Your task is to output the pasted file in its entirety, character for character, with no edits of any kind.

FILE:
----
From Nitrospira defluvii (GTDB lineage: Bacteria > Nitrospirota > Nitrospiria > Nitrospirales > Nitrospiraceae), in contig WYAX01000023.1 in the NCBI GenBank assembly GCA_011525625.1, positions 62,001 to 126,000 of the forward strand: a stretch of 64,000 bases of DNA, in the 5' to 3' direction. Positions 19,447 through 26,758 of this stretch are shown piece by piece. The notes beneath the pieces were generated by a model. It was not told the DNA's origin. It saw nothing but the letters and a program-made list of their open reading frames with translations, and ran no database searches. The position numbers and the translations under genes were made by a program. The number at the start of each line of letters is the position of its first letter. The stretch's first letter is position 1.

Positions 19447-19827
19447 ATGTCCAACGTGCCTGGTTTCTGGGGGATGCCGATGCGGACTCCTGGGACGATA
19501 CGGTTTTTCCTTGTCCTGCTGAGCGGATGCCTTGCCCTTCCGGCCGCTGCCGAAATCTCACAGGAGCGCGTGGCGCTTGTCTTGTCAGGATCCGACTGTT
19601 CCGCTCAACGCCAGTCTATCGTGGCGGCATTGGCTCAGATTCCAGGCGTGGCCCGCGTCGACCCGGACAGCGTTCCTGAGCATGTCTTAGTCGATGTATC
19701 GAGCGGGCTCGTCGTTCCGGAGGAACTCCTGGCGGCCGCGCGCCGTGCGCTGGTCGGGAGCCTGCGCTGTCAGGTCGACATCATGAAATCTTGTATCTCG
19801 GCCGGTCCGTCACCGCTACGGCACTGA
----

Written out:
From Nitrospira defluvii (GTDB lineage: Bacteria > Nitrospirota > Nitrospiria > Nitrospirales > Nitrospiraceae), in contig WYAX01000023.1 in the NCBI GenBank assembly GCA_011525625.1, positions 62,001 to 126,000 of the forward strand: a stretch of 64,000 bases of DNA, in the 5' to 3' direction. Positions 19,447 through 26,758 of this stretch are shown piece by piece. The notes beneath the pieces were generated by a model. It was not told the DNA's origin. It saw nothing but the letters and a program-made list of their open reading frames with translations, and ran no database searches. The position numbers and the translations under genes were made by a program. The number at the start of each line of letters is the position of its first letter. The stretch's first letter is position 1.

Positions 19447-19827
19447 ATGTCCAACGTGCCTGGTTTCTGGGGGATGCCGATGCGGACTCCTGGGACGATA
19501 CGGTTTTTCCTTGTCCTGCTGAGCGGATGCCTTGCCCTTCCGGCCGCTGCCGAAATCTCACAGGAGCGCGTGGCGCTTGTCTTGTCAGGATCCGACTGTT
19601 CCGCTCAACGCCAGTCTATCGTGGCGGCATTGGCTCAGATTCCAGGCGTGGCCCGCGTCGACCCGGACAGCGTTCCTGAGCATGTCTTAGTCGATGTATC
19701 GAGCGGGCTCGTCGTTCCGGAGGAACTCCTGGCGGCCGCGCGCCGTGCGCTGGTCGGGAGCCTGCGCTGTCAGGTCGACATCATGAAATCTTGTATCTCG
19801 GCCGGTCCGTCACCGCTACGGCACTGA